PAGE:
This is ts advise you that we have completed a survey of States ’ eati” i- zation review (also ca3 led utf “aization control ) programs for non-institutional semi ces under Medi cai d e Such Frograms focus on services provided by phy- sicians ) dentists ) pharmacl’es 4 and other practitioners and are f ntended to assure that medical services i;rwided under Medicaid are necessary and appra- priate as well as to contro’l %l~caid costs by minimizing, and denying pay- ment for, unnecessary and i nap?ropriate services m We surveyed through a questionnaire the procedures used by States to control the util-ization 0-f noninstitutional services iincludl’ng:: --edits and checks in the States ’ cl aims processing systems ) including~ exception criteria used to identify possibly unnecessary services; * --practices used to deterza’ne if claims identified as being possibly unnecessary were in fact unnecessary; --the types of services subjected to review for appropriateness of care and the methods used to check. for appropriateness; --the number of personnel ass-i gned to determine necessity of care and the number assigned to check appropriateness of care (also call ed qua1 s”ty of care revierljs) ; --thg types of information the States” claims processiflg system is capable of producing, anr! does produce2 to assist the utilization candrol program; and --the results SF the utilization cowtrol program. c The survey showed (I) there was considerable variations among the States regarding the extent and emphasis of their program, and (2) about 70 percent of the States could not provide any quantifiable information on the restilk of their program in terms of claims denied. BACKGRQWNEB Over the last several years, HEW has been taking some actions, in response do the utilization control provisions of the Social Security Amend- ments of 1972 (P.L. 92-603), IX increase the effectiveness of the States utilization control over institutionaS services--those provfded in hospitals and skil'8ed nursing and intermediate care facilities. HEW has also assisted States in developing Hedicaid Management Information Systems (MYIS) which can perform many of the edits for, and provide the data necessary for3 coya- ducting a uti ‘Pimation control program for noninstitutional services (1 However, HEN has done Ilittle else in the area of noninstitutional utilization contro'8 m Utilization control programs for noninstitutional services been have requr'red since April 1 II 1968, when section 237 of the Social Security Amend- ments of 1967 (B.L. 90-248) became effective. Section 237 added section 3902 (aj(30) to the Social Security Act which requires State Medicaid plans to: "provide such methods and procedures relating to the util$- mation of, and the payment for, care and services available under the plan ***as may be necessary to safeguard against unnecessary utilization of stich care and services and to asswe that payments ***are not -in excess of reasonable charges conststent with efficiency, economy, and quality of care.'* Because payments for noninstitutional services represent about 40 percent lsf- Medicaid expenditures 9 utilization control over these services is important to the containment of overall Medicaid costs. Also, it is rmeported that nonlnstltwtional services are those where %P-aud and abuse $s most prevalent and utilization control programs can help detect and prevent fraud and abuse. Because little data was available about State utilization control practices within the Department of Health, Education, and WelfarrEc (HEW], we sent a questionnaire IX the 53 States and jurisdictions ws'th Medicaid programs. This report is based on the response to that questionnaire. THE QUESTIQNNAEWE On July 1'8, 1975, we sent a questionnaire 0~1 utilization control practices to 49 States (Arizona did not have a Mefficaid program), the District of Columbia, Guam2 Puerto Rico, and the Virgin Islands. Betweeul July and Ncvember 1975, we received responses from all of these jur-isdic- t-i ens ew?pt CSuam. 813 responding jurisdictions w-i 111be refer~~ed to as States iua thz’s report. -2- Because some of the questiorinaires were incomplete and fiecause some lef the responses were nat clear or conflicted GJGh others* we contacted virtually all the States to help insure we had an accurateS nation-wide picture of the Yec%icaid utilization control program for noninstitutional services 0 RESULTS~OF THE QUESTION!4AIRE The responses to the questicnnaire showed that, 012 the whole, the utilization contu~ol program for 3edicaa'd noninstitutional services was spotty. Idhile a Few States responded that they &id perform all or most of the edits and checks and pro613ce the data necessary for monitoring program utilization, most States --d perfort it relatively few of the edits and checks and only produced some of the neded data. The States that reported the more extensive utilization control programs were generally the States that said their claims processing c;erts met all syWc 0-F the MMIS requirements ar that their systems were awaitin 5 certification as approved MMISSI Because we bell'eve that the results of- the questionnaire could provide a valuable source of base line data OIZ State programs, a compilation of all of the responses to the questicsnaire is presented as Appendix I. Examples of some of the results follows Status of Implementation 0-F YNS Since the responses to th,a questionnaire ivldicate that States with PIMISs have better utilization control systems3 it appears that efforts toward developiq aflc$ operatin "WS are very -s"mportant to an effective utilization control system. At the time of our questionnaire, root much progress toward MMIS had been clsde as illustrated by the followi~'q two 'tables, Changes Needed for Seateas Claims Processing System to Ike% KMIS Requiremen% Change Needed Numbehnof S%a%es Claims processing system weds c~ivirig responses to be au%omated 13 Prowidea~ fi 4e needs to be automated Reference file needs to be automated Recjpient eligibili%y file needs %o be automated System needs improvement of infor- ma'cioua retrieval subsystem for managemen% repolrts 26 System needs improvement of infor- matiova retriewa‘% subsystem for uti 1izaGi0r-l upepor%s 27 Sys%em needs %CIbe modified so as to produce explanation of bwxfi%s 8 No changes needed 9 Other 17 Total ‘837 21 Note a: Total adds %o more than 52 because 28 S%a%es gave multiple responases. Since %he time of our questionnaire, the status of MMIS dmplementa- tion by the S%a%es &as improved. As of Sep%embc;r 19, 1976, 111 Sta%e clar"ms process-irrg systems had been certified as meet-img all PhiIS requiremen%s, 4 Sta%es were awaiting certificatfon, 18 states were in various stages 0-F developing an IWIIS, and 18 S%atrs were mznking prepatwtion~s to -initiate development of an !WHS, Oa?%y7 StaQes were %akfng no actiorf to ilrastall an PIMIS, The 3 %erarli%OrieS dQ riot par%icipa%e in the MPm y-%grm. Most S%a%es did nclt performs a%1 of %he edits and checks we iuaqwired abeu% m For example, oe?ly 23 S%a%es compared, few all types of' servicer, the serwlce prowided with %ke diagnasis to ensure consistency, Nisle%een S%a%es did this edi% for some servjces and 9 S%ates newer per-fouv-iwl %kis edi%. Comparable numbws for en edi% to de%ermisne if the diagnosis was consistent with %he recipien%'s sex were 22, 118, and 18, respectively, Also, only 29 States checked to see if pe~owiders were prescribing an wces-- s-ive amoun% 0-f s-larco%ic or dangerous drugs and 32 S%a%es did not have checks or edits to identify excessive use of ambulances, For States that did perform the warious edits and checks 9 we noted that there was a large vari ante among the criteria used tcl identify proviiders and recipients who might be providing or us’r”ng excessive numbers o-f serv4ces. Far exampI e 9 38 States said they checked to determine if a recipient was making an excessa"ve number of visits to the same provider, but the criteria used to tde~ltify such individuals varied flrom a ha”@ of not questioning clajms uwtill a recipient had seen the same provider more than 18 times im one month to a 101~of more than I vtsi t ip’t a month. An0ther example reel ates to a recipient receiving an excessive number of prescriptions whwe the 'criteria ranged from a high of 19 prescriptions in a month to a low of 3 prescriptions in a month. We also observed that many States that reported they performed a particular check or edit also said that the edit or check was performed mantdal‘By, Hn Our opiniorp $ many of the checks and edits wolal d be very di fficul ‘0: to effectively p~erform manually; for example9 checking If a service is consistent with the diagnosis where !wndreds of dfagnoses and thousands 0.0" services were involved. ‘This wodd be especially true if nonprofessional perssvlnel were doing tha's edit. Quality lof Care Reviews A number of States did nat have proglmams ts assess the qua”%$t.y of can92 pravided under 14edicaid. Twel ve States did not review the qua1 iity of care provided by physicians, 13 States did not revjew care prsvl"ded by dentists, 15 S-tatesl did not reviews care prow-i ded by optometrists (3 States did not provide the service)g and 13 States did not review services prwided by podiatrists and chiropractors (podiatrist services were not covered by 12 States, and chiropractic services were not covered by 22 States). The States reported widely varying numbers of personPae1 engaged %"ga uti"Sizatl"on contlrsl and qua‘liity of cane activities, We computed the ratio 0-f rewiewers to lrecipients of r3eda”cal services based on the average monthly number of recipienls.during fiscal year 1975. We could not ma&e the COW= puta-tions for I state. These cocputati oras showed: II 3urrber of States in Ratio Range Rbnorral Claims Qua1 ity of Care Ratio of Reviewers Professional Clerical Professional Clerical to Reci pi ents Revi cwers Reviewers Total Reviewers aevi ewe?rs Total Data not available ; 67 ii ii 1: 9 cl 2 4 2 1 3 1:2,501 ts I : 10,000 ii !i 1: 5 4 9 1:25,001 1:10,001 to %:50,000 1:25,OOO 5 5 6 7 46 .: 1:5O,QO1 to I :1OO,OQO 7 ii f : z 1 1:100,007 to 11200,000 3 over 1:200,000 3 3 2 ii I i Ten States reported that they could not separate their personnel between the two types of reviews, These States had ratios of personnel to recipi- ents ranging from I.913 to 3:253,836 for professional reviewersg from 1:7CN to 1:147,307 for clerical YTViEriSrS, and From '1:560 to 7~28,204 for total rwi ewerd a While MMIS does provide much of the data necessary for utilization controls it does not tell the State how to use the data desired. CQNCLUS IQl~lS At the time of our queslionnaire, there was wide variation in tl~e extent to which States had implerxnted a noninstitutional utilization control program. Many States were performing Lhis function manmally which is very difficult to do for many types of checks and edits. There was wide variation among the States in the criteria used to identify abnormal clajms and in dhe number of personnel used to review abnormal claims 1'01 relation to the number of recipients. Reviews to determine the qualjty of care pr~svided were nonexistent irt a number of States and only covered some types of services in most other StaLLes. Because of the time that has passed since the iss~1arw2 of our quest%cnnaire and because oU-ter ongoing reviews cover these areas, we are noit tz%ing recommendations relating 4x1 these concl us! ons 1 States were not able to px2ride us with data on the resul*ts of their noninstitutional utilizaLi0t-t re\~ie~4 3rogramsS even those States which ind-i- caLed .E;hat their claims processing systems met all the requirements for PIMHS. Eile believe that information on the resu'lts of the various State programs could provide SRS mana gerent and the States with helpful data to measure and compare the impact of such programs, We recommend that SRS ensure that the P;"uv13%Ss a"n use and being developed by the States have dhe capabiBi4z-j to accumulate ai-ld reporlz on the results of utilization c~Mro1 programs and that arrangement be made for lz.he reporting and dissemination es-f s~lch information, S-i merely yours ) lllllllll JL - - What is the Present Status of Your Medicaid Claims Processing and Information Retrieval System in Qual7tylng as an Automated System Under Section 235 of Public Law 924032 Number of States 6 23 QUESTI0N 5 Listed 0~1. the foIllowing pages are a number of nonlnstitutiortal services which may be provided under a State's Wedicafd plan. For each of these S@KViCQS) tRe foL?..~owfng infomation is summarized: --the number of States pnovidfng the service; --the number of States requiring prior authorization to receive the sewice; --the number of States Rating a quantity oae cost %itit estab%fshed for the servics; r. . .. 18 ghysician visits per year $500 ire private psychiatric care per year .100 hospita% inpatient visits per year 10 physician. ioffice visits per mmth I physlc%aw visit per msnth except 2\ visits apex mmeh are alBowed for a new acute condft%on Examples of prior authorization requ9rements * qUES?IOIi 5 (continued) Qutpaiient Hospital S@KVi@@S ?;?nker S&tes providing 0 :: this service to a11 Kedicaid eligibles o1 a a 52 Rmtbsr of States providing this service to sme Hedicaid eligibles o D o 10 Total nuder of States providing this service o D e Q a a D m D o e _ m 52 Examples of prior authdrization requirements a Laboratsry Services Scn't;er of States providing this serv-.-'-e to ~11 Medicaid eligibles o L e 52 ~umbzr of States providing this service to sox Medicaid eligibles OI O 0 Tlotaf number of States providir?.g this service O e D r) o ., ID ID D Q = _ O 52- ExamDles of cost cx quantity Pimit3 . . imo per year $200 per year of laboratory and x-ray combined .$50 per year of laboratory and x-ray combined FQP services rehted to lsosmetiic surgery For services ecpstbg over $25 ‘r-..-I- _‘I--.L ^..- -- of Si2teS providing this service to all Kedicaid ePigibles D a m y Vy7Cz'~ 2r of States prpviding this service to soze Medicaid eIL-EgibEes w O a Total ncz'oer of Steess providing this service mme e me mO mm _- _ m D . ._ ToPcal number of States pr&siding 52 Clinic sesTYvices Presckibed mugs . -- QUESTION 5 (continued) Prosthetic Devices Slizker of States providing this service to all Medicaid eligibles D e m 4Q Nwher of States providing Chis service to sane Medicaid eliglbPes _ ma 1 Total number of States providing this service O Q D I O -- * O a o 9 I I) 43, - Examles of cosEr 43'1:quantity Eimits . . $30 p Es device 'Examples of prim- authorization requirements Pm smg-iical%y 2mpSanted devices Pox- devfces over $25 For devices ovelr $50 and for au scentals of devices .. - .. QUESTTOY 5 (continued) Podiatrist Services Xmb2r of States providing this service to 22.1 I-Xicaid eli.gibles O _ m 410 ?$umb2r of States providing tRis service "co :XZ lIedicald eliigibles I m - CD Total number of States providing this service e a - n D O - m q o - - O 40- Exaoles of cost or quantity limits . . \300 per month flop outpatient ExampSes of prior authorization requirements lllll Illllll . QVES?SOS 5 (con!ku~ed) Examples of prior authorization requbrememts Q%h@kTransportatfon -- . Does Your Stateus Processing System Contafn Any Claim Review Mechanism Eefore the Claim is Entered Hnto the Automated System? 813 the following pages is a list of edits or checks that may be performed by a Statevs claims processing system. Ulndear each type sf edit we have s~rmmarized the number of States which: --perform the edit; --perform the edit manually; --perform the edit autzomatically; --pfzcf0m.l the edit on a19 c%aims; and --pex3orm the edit on a sample of claims. the State repolrted that its respePnse to tkis question would have ts valry frsm 0n.e cmmty ts mother. Theuefore, this State's aata is not i.ncltaaed in the snmmaq of responses fopr this questfon. . QJESTIQN 8 (continued'I Pledical Service Consistent With Diagnosis XSumber of States This edit is performed manually for all types of services . c QUESTION 8 (continued) Nedical Service Consistent With RecipientPs Age 1\Tlimber of States 22 8 Illllll 8 Illllll 7 Illllllll This ~edit is pea-formed on a sample 0% claims for types 0% servLce.8 provided; manually for some types9 automatically for others..,. 0 F QUESTIOrW6 (continued) Medical Service Consistent With Recfpient9s Sex. Medical Service Consistent With Recipient's Sew c XuzlSer of States . t$UESTIOW 8 (continued) ITlImber of States 26 provides; on all claims for some types, on a sample 0% claims for others “~~“~~~“a~~~~~D~~O~~~~~~~~~~~~~~~~~~~~~~~~~~~ This edit is perforized aueomaticaPly for all types of services prcvided; on all claims for some types, on a sample of claims for others *~I~~~r~~001~~~"~"~~~~~~~~~~~~~~~~~~~~~~~~~~~ This edit is performed for all types of services provided; manually for SOT;12types, automaticaEly for orhers; on a91 claims for somi? types, on a sample of claims for others....... This edit is performed manually for some types of services provided; on all claims for some types, on a sampke of claims for others ~~~~~~~~~~~~~~~~~~~~~~~~~~~~~~~~~~~~~~~~~~~~~ This edit is perforned automatically for some types of services provided; on all. claims for some types, on a sample of claims for others ~~~~~~~~~~~~~~~~~~~~~~~~~~~~~~~~~~~~~~~~~~~~~~~~~~~~ This @air. is performed for some types of services provided; nanually for some types3 automatically for others; on aPI claims for some types, on a sample of cl.aims for othekO....., I _I QUESTION 8 (continued) lll .Dfagnosis Consistent With Rec&p$&rit?s ABe . Number of States This edit is performed manually for all types of services provided; on all claims for some types9 on a sample of claims for others D~~~~~~~~~~~~~~0~0~~~~~~~~~~~~~~~~~~~~~~~~~~~ 2 This ddit is performed automatically for all types of services . provided; on all claims for some types, on a sample of claims for OthePS ~O~~~ODO~O~~~~OD~~~~~~~~~~~~~~~~~~~~~~~~~~~~~ 0 This edit is performed fole alI. types of services provided; manually for some types, automatically for others; on aPS. claims for some types9 on a sample of claims for others....,., 0 This edit is performed manually for some types of services provided; on alP cEaims for some types, on a sample of claims fom: others ~~~~D~~~0~~D00~~0000~~~~~~~~~~~~~~~~~~~~~~~~~ 0 This edit is performed automatically for some types of services provided; on aLP cPaims for some types, on a sample of ckb31s for sthers 00~~00~00*~~~~0~0~0m~~~~~~~~~~~~~~~~~~~~~~~~~~~~~~~~ . 0 This e&it is performed for some types of services provided; manuaily for some types, automatically for othbx; 8x2 afl claims for some types, on a sample of claims for ~thers..,~.,, %p c . k3' a llllllllllllllllllllllllllllllllllllllllll -&WlYION 8 (continued) Dfagg-iosis Consistent With Recipient 's Sex This edit is performed on a sample of claims for types of services provided; manualfy for some types, automatical9y fsr others,,,, 0 Diagnosis Consistent Wth Recipient's Sex Sumbev of States This edit is performed manually for all types of services 2 . Listed on the foPPoting pages are types of information which may --o7hether the information is produced manually or aueomaticafly. Total Utilization by Type of SeErp;iice Kw3ber of States p'~~oduiL.ng Infomation produced every X'umber bpf States prochxfng . QUESTION 9 (contiouedj Total Tkilfzatiore by Type of Service and Cash Assistance Category of Recipient B B 22 23 44 2 2 c QCFSTION 9 (continued) 'fat&l. U~iPization by Type of Service and Age Group of Recipient . QUESTION 9 (continued) Total ~eilizat~on by Type of,Service -and Sex of Recipient Number of States producing this information every 6 x~onths..~~-. 8 Iafomatfon produced each year - Tna~ually,............m-.......D - automaeicaEly,.~O.~...m...D.-.o Number of States producing this information. each year.........o. Utilization ProfiPe for Specific Recipient Kumber of States producing Information produce6 every Number- of States producing Wumber of States producing this information on special request.. a QUESTION 9 (continued) Services Provided by Specific Provider_ Kmber of States producing this infon.ation each ~-eek.....~..... . _ . I Listed on the %ollowing pages are a number 0% edits IThich a State may/ . 'perform in its claims mocessim svstem. Fan: each 0% these edits we ~smmarized the nmbem: of States which: --routine2y identifies the particular edit %or review; --identifies the edit be%ore payment 0nPy; --identifies the edit after payment only; --identifies the edit both before and after payment; --require prior authorization; --do not require prior authorization; --review claims with the aid 0% a specific norm or exception criteria; and --review claim without the afd 0% a speci%ic norm or exception criteria. Examples of norms and exception criteria is also included for each of the edits listed, 3kEber of states before payment X.rher of States after peyzent Xmber of States Excessive Visitis to the Same Provider by the Same Recipient 38 0 0 14 52 11 20 7 38 1 5 2 8 Excessive lhrnl~er of Prescriptiors Krirten by Practitioner where this is identified for review - 35 - n CD $6 52 a 23 5 35 % 8 2 %si -.---- Qiz>,l~Xi IO (continued) Excessive Use of Ambulance Services Nuzber‘of States where this is identified for review before payment Kumber of States 2.f t2r payzent Ember of Stares where this is identified for review both before azd after payment a 0 D o e a a e a e a e - e I- L1 - o G m ib Total. number of States identifying this for review 0 D 0 O.. e o - o1 ,I8 kmber of States where a sample of claims are ramaLLy reviewedwithout the aid of specific nOT;I?, Or exception criteria ~ D q mD D o o s a e I p e D o - m a m oI 0 Xcr3be; of States where claims are reviewed manually without the aid of specific norm or exception criteria o - o 0 - 0 0 8 Ember of States which said this was identified for review but codd not provide sgecjific norm or kception criteria - 0 - 0 - - 2 Total. number of States where claims are reviewed without the aid of specific norm or exception criteria 0 0 mm+ m-(. 10 Examples of noPrZaor exception crPteria: More thala 1 tlrip per person or family per day More than 4 trips per person per moglth More than the mean pPus 2 standard deviations Ex.cessive MedicaP Visits Per Family Suder of States where this is identifierI for review - e : mo I - p - Rzber of States where this type of service is not proa-idec? D I) ~ Ku%ber of States Xuxber*of States where this is identified for review befare paperet OO~O..~~.O.O.DO.OD~~~~~~* D0 Edber of States where this is identified for review af",er papzent RTuzber of st2tes both before and af'ter payment w D LL m m D D e LL O m LI - Q .D m m - - m Total nuzlber of States identifying this for review q ., o -.O o - - - D . - .- Ember of States b7here a sample of claims are ranuelly reviewed vithout the aid of specific : mrz or exceiptim crite15a o o ~ o o I) e I) q e m m II l a - o I - = - ?k&er of SeL2tes 57here claims are reviewed manua%%y .- wit'fio=t th2 aid of specffic nom or exception criteria 0 * - 0 Q- - Giber of State6 Ic:hich said this was fdentffiecl fpr z&~iew but could 120%:provide specific norm or exception criteria - m- Q - - Total number of States where claims are reviewed without . _ the aid of specific norm or exception cxiteria m m m m m m o pl o D (I II . Excessive Pbdiatry Services - Kumber of States where before payment ~ ; Xud3er of Stares Cl-k&e Excessive Physician Visits to Patients in Medical Institutions xmiber OE states Siiber of SZates provided ~ ~ a K.miber of Stzttes Nwztber of States I Yhsufficienr: Physican Visits to Patients in Medical. Institutions -. -.- 33--j, - of States where this is identified for review M-~-527 - of- States where this type of service is not provided D o ~ ~ o a D m ; o o II a o a m o q a *. m kzber of St.ztes where this is not identified fsr re-.-is but where a11 services of this type require prior authorization ma e a + V D OD Oo g e e - Eh'uAer of States where this is not identified for review 2nd does; not require prior authorization ~ Total. number of States aresponding to questionnaire o Nmbe~ of States where before payment m q Kucber of States Ghere after: payr,ent s 0 0 * 0 D D * 0 0 I) * 0 0 e II m 00 Wm3er of States where this is identified for review both before and after payment V a m m a O D O a m o Total number of States identifying this for review . o - .. Kumber of Srates where a sampk of claims are sanaally reviewed without the aid of specific nori or exception criteria ~ D o mo e e I I * D m kkzber of Stgtes where c3iaims are reviewed nanual%y without the aid of specific norm cpr exception criteria - mn 0 0 - - 4 Wuxber of States which said this was identified for ~evie.w but could no%: provide specific norm or exception criteria - - - Q- 0 Total neznnlillerof States where cla%ms are reviewed without Zhe aid -of specific mm or exception criteria + m m o o o o a i o -* m 5 Numberof States before paymen$: Number of States aft2r papent Rmber of States Number Of States where a sample of claizs are manually reviewed without the aid of specific non3 QK esception criteria o ~ * r) 0 * e 0 a a * D * - (0 - 6. - * * - &B ITumber of States where claims are reviewed namallly without the aid of specific lclorm or excegtioa criteria 0 - 0 m* m05 Nlmber sf Seates JW?.liCh said this’was identifiei for review but cou%d not provide specific nom or except%or? criteria - 0 a 0 0 * 2 TcPtall mmber of States where claims are reviewed without _ Excessive Nunber 0% Emergency Visits to a Dentfst- Rz&er-of States before payment n'u32ber of Stares aft2:r pa>ment $kc1:3er of States Physicians Performing Many Surgerfes Number of States where this is identified before payment Number of States where a szxnple of cEa%m are maraually reviewed without the aid of specific norm or exception criterfa ~ ~ ~ o o o e D a m D L) a I D D o - a ID o Kumber of States where claims are revissed ~lazzd.ly without the aid of specific mom or exegtiom criteria e - - * - 0 - 10 Rumber of Slrates which said this was iZentiSfed for review but could not provide specific norm of except503 criteria - 0 - - * * 3 Total number of States where claims are reviewed without the aid of specific nom or exception criteria. D 0 a D 0 m e (I e m D .I4 Examples of norm or exception criteria: lkwe than 2 SL%Kgeries I&n a day More than 40 surgeries per year for geme~al practitfom~rs i%re than IL per persom per year More tha Z per penzoa per 3 momths More tham I per person per momth More tham the mean plus 2 standascd deviations Excessi7je Number of Institutional Admittances by a Practitioner Wu&er of States where this is identified for review I - i - - e ,+ e -2~) Kclber of States where this type of service is not provided ~ ~ o D ~ ~ e 0 ; ; 0 0 - 0 o 0 o mm- - m- v p _ m : -.a 0 Kumber of States where this is not identified for reri2Tn; but ihe?Te d.1 services of this type require prior authorization OOe OO+ a e a O- - a n q e Q+ (1 a. e e e W 8 Nudl 21 of States where this is not identified for review and does not require prior authorization o m* : q D D - o -28 Total. number of States responding to questionnaire (D - e - p a m .--a .52 Sthmber 0% Stetes vihere a sample of claims are _ -EanuaELy reviewed without the aid of specific non 03t exc&tim criteria (I ~ (1 a e e o (1 a m a m LI l a D D D Q m m 0 K&her of States where claims are reviewed manutally witSout t'he aid of specific norm or exception criteria 0 0 - Q - 0 m8 kmber of States which said this was identified for rewie%7 but could noi: provide specific norm or exception criteria * - 0 m* 0I Total number of States Where claims are revfewed wfthout - - the akl of specific norm or exception criteria, (I O D D O O O*~ D o- o .9 Examples of norm or exception ckiteria: More than 25 perccent of patjiewts Moue t&m % per penion per year More than the meaw. plus 1 standard deviat:Ion Mme than the mean plus 2 standamtd deviatims More than 7 admittances pea: 100 patients m Exampfes of norm or exception criteria: Excessive Referrals to Other Practitfoners bath before arid after payment ~ D o I) o Prequerit Replacement of Eyeglasses Frequent RepPacement of Dentures Ember of Stetes where this is identified for review I - i q e L - D - 20 Number of States where this-type of service is not pKovided ~ ~ 0 =.~~.*.~OD*~" f""""""""""'" * -0 . Kuiher of Stat2s where this is not identified for Examples of nom or 2xceptiow criteria: Maare than 1 set iof dentures per year More tha.n E set of d27dx1res per 2 years More tha13 1 set of dentures per 5 years Nxe than 1 set of d2ntures per 10 years Mcwe thaa 1 relfne of dentures pea” 2 years Mcme than the aem plus 2 standard deviations Fscequent Rep,lacement of Hearing Aids where this is identified for r2view llllnmnnlllllllllll IIllllllllllllllllllllllllllllllllllll Prescribing 0% Narcotic or Dangerous Drugs More thaua. 10 per gatfent per month More than 4 neuroldgicals per patient per month More tlaan 3 per pati2nt per mcmtb More tha~a the MWM plus 2 staad~rd devfatiows ExcessivQ Nuber of sma1a Quantity Prescripeions Excessive Rmber of X-rays for a lRecipient Wudber of States where this is identified for review l;uder of St2tes wS2re this type of- service is nor p33viaea o ~ ~ ~ * * rn @ 0 ; n 0 * 0 r) Q s a a * 0 kmber of States where this fs not identified for r2%-iev jut :Z~~re 211 services of this type require prior 2uthorizatioa q f e D m D D o q o m o - o .- Xur232r of States xhere this is not identified for review 2nd does not require prior authorization ~ Total mmber af States ~espondiotg to questionmire o without the aid of specific norm QK exception criterJa - 0 0 = * Q Ether of Stetes wlrich said itSis was identified for &iew but could not provide specific nom OK exception criteria - _ - 0 - - 4 TlotaP nmiber of States where cEaims are reviewed without- . the aid of specific nom cx errception cpi~elia.,....,..,,......',..,.. 14 5 x-rays per month I. X-ray pe9 2 visits 4 x-r.ays per 6 visits $50 im x-rays in a m0rd.l $SQO in x-rays in a year tAe mean plus 2 stanclard - . Excessive A'mber of X-rays by a Practitioner Excessive Number lof Laboratory Tests for a Recipient . 3 i rW?tS pQK tiait 10 tests per month 5 testa per msnth 52 tests per year 4 per 2 visits $50 of tests in a noont% $100 of tests in a gear the mean plus 2 standard devfations - . Excessive Kutber of Laboratory Tests by a Practitioner $iGmber of S-reeeswhere a sample of clai3 are manually revieweci wifhoue the aid of specific nom or exception criteria ~ I mD e Qmo o I e - - Q- m- - - * 01 Ntzmber of States where claims are revieh;ed nailuaE3.y wiehorrt the aid of specific norm or exception criteria - 0 - 0 0 0 42 Kumber of Szafies ~Aich said this was identiffed for revie-J but could not provide specific ROT"- or exception criteria - 0 - * - *f TWal number of States where claims are reviewed witheut . - Examples of norm or exception criterPa: 4 tests per ptient per 2 visits of tests to patients is greater than 60 percent the .mean plus 1 standard deviation Receiving Narcotics or Dangerous Drugs * QUESTIOM 11 Who' Reviews C1al"m.s That Exceed the Norm Or Exception CritePnia? Number of states How &my Personnel (on a full-tir,e eq,uivalent basis) Are Assigned to Review Claims Which Exceed the Sorm or Exception Criteria? How Nany Personnel Are Assign& to Conduct Quality of Care Reviews7 Employees Reviewing Claims Kkkh Exceeded Worm Or Exception Criteria The total nuder 0% professiozzl and clerical staff assigned this function ranged from 0 in 4 States to as many as I.44 in one State. One quarter 0% one professional staff member's time was devoted to this function in one State corpared to 53 professional staff assigned full-time to this krtction in another State. Seven States had no clerical personnel assigned to this functfon whereas one State had 91 clerical workers performing these reviews on a full-time basis. Employees Performing Quality of Care Reviews The total number ofprofessiozzl and clerica%, staff who conduct qualitj~' of care reviews ranged fro= 0 in 9 States to 580 in one State, One quarter of one professional stzaff member's time was spent conducting quality of care reviews in eze State compared to 370 professional staff assigned full-time tc i-his function in another State. Thirteen States had no clerical staff involved ln conducting qua%ity of care reviews whileone Stare had 400 clerical staff performing quality of care reviews. Employees Reviewing Claims Khfch Exceed Norm 01 Exception Criteria and Also Perform Quality of Cqrk-Reviews The total number of pro%essior?zl. and/rjr clerical staff performIng both of these utilization review 5knctions ranged from one quarter 0% one staff member's time ilo one State to 494 full-time staff in another Stx?L@ce. Same Employees Performing Reviewing CPaims Perfoting Quality Both Reviews (State Coufd Exceeding Norm of Care Revjews Not Separate Time Spent on Each Review) No. of No. 0% so, 0% employees States States 0 3 0,25-5 17 5 * 25-10 5 10.25-20 6 20.25-50 3 51-100 a more thaa 100 1 varies 1 N/A Number 0% States 25 2 -1 28 30 --for someservices 3 =--depends on county li 34 Ptpofi les for a sample of 12 7 of such provfders: Profiles for all recs”pients and providers always available for al1 services from the computer D m m O O O I t I m m mVm None of these: One type of prof-p”lPeI isted above is produced folr r*evfew m m D 8 Two types of profiles I isted above an3 produced for review o m 31 Three types of proffles ‘B$sted above are produced for review D 1 Four types of profiles listed above are produced for revfew m O4 HOW Frequently are quality of Care Reviews Conducted for the Following ProvidersP Physicians Nuder of States --Continuous (ongoing) --Weekly --Monthly --Quarterly --Annually --By special request --Not at all c --Continuous (ongoing) --Weekly --Monthly -- Quarterly --Annually ---By special request --Not at all. Optometrists --continuous (ongoing) --WC3Zklp --Nonthly --Quarterly --Annually --By specfal request --Not at au -- --setiice dot provj.ded QUESTXQN 15 Ccondinued) Nmber of States Podiatrists --Continuous (ongoing) 16 --Weekly P --PJl0ntKi.y 2 --Quarterly 1 --Annually 0 --By special request 7 --Not at all 13 --Service not provided 12 52 = --Continuous (ongoing) 8 --Weekly 0 --l%mrh%y 1 --Quarterly 2 --AnnuaPly 1 --By special request 5 --Not at all 13 --Sewice not provided 22 52 = --Continuous (ongoing] 12 --Weekly 0 --NonthEy 0 --Quarterly 0 --Annuafly 0 --By special request 2 --Not at all 5 --No response 33 3=T G . QUESTIOM 16 Who Conducts Quality of Care Reviews? Ntmtber of states QUESTION 18 On What Basis /Are Quality of Care Reviews Conducted?' Number of States From provider claims identified as exceeding norm or exception criter'8"a a s O D o (I m m m o a O O D D e m m 34 From provider profiles idenlifed as exceeding norm or except-t"on criteria O II II I O D O o1 O D o m m m D il O D 26 From recipient profiles identified as exceeding norm or exception criteria m m D a D O D o m O D D O o (I I m O 27 From a sample of provider cla!ms p D D o O I I D o I q' D D o m D 20 From a sample of provider proffles O D o I) D e O o II m m m m I m 98 From a sample of recipient profiles O OO a mOD D o Oo D D m Qither. * 0 0 I m I) a 0 P a 0 0 0 a 0 0 m a I II II 0 @ IO m m m z States using one of the methods llsted above I p o p a g p ( O I 5 States using two of the listed methods above D O s m m I I m O 8 States using three of the methods l!sted above m m m D I) I) O e 17 States using four of the methods listed above e II m m m m o m m 7 States using five of the met&lods listed above m m D m D m O D o, 0 States usl'ng six of the methods Ifsted above O O m O I O D p m m 3 States using seven of the methods listed above o m m p m O m D p 3 No quality of care reviews performed D O I) I) ( m D O p D O D o, O 9 g -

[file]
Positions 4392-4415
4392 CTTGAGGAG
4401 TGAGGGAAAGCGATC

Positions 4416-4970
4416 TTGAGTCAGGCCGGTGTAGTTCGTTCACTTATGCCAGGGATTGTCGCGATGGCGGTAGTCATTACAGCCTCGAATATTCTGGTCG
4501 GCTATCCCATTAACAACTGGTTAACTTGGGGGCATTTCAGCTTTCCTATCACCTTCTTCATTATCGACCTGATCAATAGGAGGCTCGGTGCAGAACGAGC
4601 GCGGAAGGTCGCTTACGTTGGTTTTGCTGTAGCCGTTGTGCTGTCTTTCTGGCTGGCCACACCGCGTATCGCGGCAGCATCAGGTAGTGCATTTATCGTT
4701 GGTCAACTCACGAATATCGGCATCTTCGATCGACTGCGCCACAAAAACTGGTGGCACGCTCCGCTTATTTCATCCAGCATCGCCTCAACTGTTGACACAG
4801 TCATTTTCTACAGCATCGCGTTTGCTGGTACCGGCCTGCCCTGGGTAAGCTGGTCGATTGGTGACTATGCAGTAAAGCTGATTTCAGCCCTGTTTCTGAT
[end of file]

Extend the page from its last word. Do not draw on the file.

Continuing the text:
Survey of Practices To Control the Use of Noninstitutional Services Under Medicaid
Published by the Government Accountability Office on 1977-03-16.
Below is a raw (and likely hideous) rendition of the original report. (PDF)